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REIGN OVER ME

About The Characters
For Mike Binder, the most important part of casting a film is finding actors whose response to the material stems from a deep emotional empathy with the characters. "I don't want somebody to do a movie because of the money or because it would be a good career move,” he says. "I'm looking for actors who say, ‘Something about this part is touching me.'”

Binder began the casting process by seeking out the actor who would play Charlie Fineman, the lost man at the center of the story. "Charlie's never been able to get off the couch,” the writer-director continues. "He doesn't talk to anybody; he wanders the city late at night on his little motor scooter and has no relationships with anybody.” To walk the fine line between Charlie's comic and heartbreaking moments, Binder cast Adam Sandler.

For Binder, Sandler brought the character to life, making real a man who has experienced a great loss. "I love the character he created,” says Binder. "It's original. I love the way he walks, I love the way he and Cheadle fight about who's going to play drums and who's going to play guitar. He's the kind of friend you always wanted to have. There's a humility about the character that makes me laugh.”

In creating the role, both Sandler and Binder researched the psychology of people who had experienced the loss of a loved one. "We both did a lot of reading and talking with as many people as we could,” says Binder. "We researched therapists and doctors and people who had lost their families, from people who lost spouses or parents to people whose loss was only tangential – third- and fourth-cousins.” Through this, the filmmakers and actors were able to see firsthand not only the effect of a terrible loss on a person like Charlie, but also how that person's reaction affects those around him.

Gaining both perspectives was critical, of course, because the character of Charlie was just the starting point. The heart of the film would focus on the profound friendship between Charlie and his long-lost college roommate, Alan Johnson. "When I started to read about people in different scenarios who had suffered terrible loss, they all seemed to speak about the love of a person – friend or family member – who got them through and helped them move on,” says Binder.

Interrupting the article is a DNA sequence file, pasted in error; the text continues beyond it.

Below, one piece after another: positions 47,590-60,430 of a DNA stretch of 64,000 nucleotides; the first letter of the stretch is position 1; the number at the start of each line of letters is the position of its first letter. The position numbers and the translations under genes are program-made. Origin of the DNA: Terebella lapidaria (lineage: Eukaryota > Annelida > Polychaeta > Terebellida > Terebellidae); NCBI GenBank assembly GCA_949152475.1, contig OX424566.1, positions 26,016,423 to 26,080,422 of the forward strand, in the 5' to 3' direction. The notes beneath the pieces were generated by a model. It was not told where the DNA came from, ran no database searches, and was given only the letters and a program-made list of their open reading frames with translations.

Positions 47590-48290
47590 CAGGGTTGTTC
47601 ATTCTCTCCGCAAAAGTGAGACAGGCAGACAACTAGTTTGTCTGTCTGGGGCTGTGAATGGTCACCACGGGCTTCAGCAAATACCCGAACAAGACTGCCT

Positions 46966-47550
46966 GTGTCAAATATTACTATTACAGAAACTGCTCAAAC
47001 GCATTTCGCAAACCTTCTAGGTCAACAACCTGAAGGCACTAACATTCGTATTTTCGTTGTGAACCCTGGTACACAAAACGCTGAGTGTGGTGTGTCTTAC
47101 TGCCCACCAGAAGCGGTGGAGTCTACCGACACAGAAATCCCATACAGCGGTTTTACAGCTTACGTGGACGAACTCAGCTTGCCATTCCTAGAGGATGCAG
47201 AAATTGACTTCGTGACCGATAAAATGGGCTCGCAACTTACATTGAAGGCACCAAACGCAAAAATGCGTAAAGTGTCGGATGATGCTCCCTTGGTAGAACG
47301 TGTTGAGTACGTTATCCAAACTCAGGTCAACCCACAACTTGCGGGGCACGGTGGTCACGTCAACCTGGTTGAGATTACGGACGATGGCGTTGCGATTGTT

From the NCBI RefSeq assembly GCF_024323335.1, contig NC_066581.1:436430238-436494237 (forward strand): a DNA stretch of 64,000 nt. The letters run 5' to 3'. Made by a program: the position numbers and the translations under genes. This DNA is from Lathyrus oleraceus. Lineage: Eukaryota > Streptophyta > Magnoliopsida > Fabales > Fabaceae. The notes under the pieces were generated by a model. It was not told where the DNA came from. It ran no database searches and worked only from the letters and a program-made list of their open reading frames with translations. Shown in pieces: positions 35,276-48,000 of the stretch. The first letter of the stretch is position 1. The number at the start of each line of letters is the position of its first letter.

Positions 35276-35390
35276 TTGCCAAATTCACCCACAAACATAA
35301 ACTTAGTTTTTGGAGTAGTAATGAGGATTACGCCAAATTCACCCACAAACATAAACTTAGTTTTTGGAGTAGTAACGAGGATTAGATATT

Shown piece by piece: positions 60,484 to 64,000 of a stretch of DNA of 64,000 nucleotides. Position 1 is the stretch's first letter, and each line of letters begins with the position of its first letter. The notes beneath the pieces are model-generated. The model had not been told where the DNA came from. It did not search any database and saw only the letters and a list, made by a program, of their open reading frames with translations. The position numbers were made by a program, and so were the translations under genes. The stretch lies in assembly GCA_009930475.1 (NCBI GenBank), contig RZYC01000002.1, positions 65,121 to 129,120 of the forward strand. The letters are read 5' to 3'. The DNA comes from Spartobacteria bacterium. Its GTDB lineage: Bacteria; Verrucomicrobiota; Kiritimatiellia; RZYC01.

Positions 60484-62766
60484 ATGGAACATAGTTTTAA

Key to portraying that on screen was Sandler's relationship with Don Cheadle. From the moment the actors first got together, Binder knew the relationship would work. "They were over at my house – hanging out in the backyard – and you could see these two guys just liked each other,” he says. "They have a lot of similar qualities and interests. They're both athletic, both talented musicians, both intelligent and talented guys. They had chemistry.”

For Cheadle, that chemistry is replayed between the characters in the film. "My character's a mess and Adam's character's a mess,” he says. "It was interesting playing these two guys who need each other to figure things out, even if at the end of the film you're still not necessarily sure what it is they've figured out. It's not overly simplistic and that's interesting.”

Though Charlie is the one with deep, profound issues, Alan is not without burdens of his own. "At the beginning of their relationship, Alan's not trying to help Charlie – Alan's trying to help Alan,” Cheadle continues. "He's found an outlet, somebody he can kick it with – and he hasn't had that for a long time. He needs that. He plays on the fact that Charlie is sick in order to get permission from his wife to spend more time with Charlie, but that has the unintended consequence of giving him some perspective on his own life, gratitude for what he has, and a rekindled affection for the people in his life.”

The problems that Alan faces are not the insurmountable, irreconcilable differences of two people who have grown apart, but

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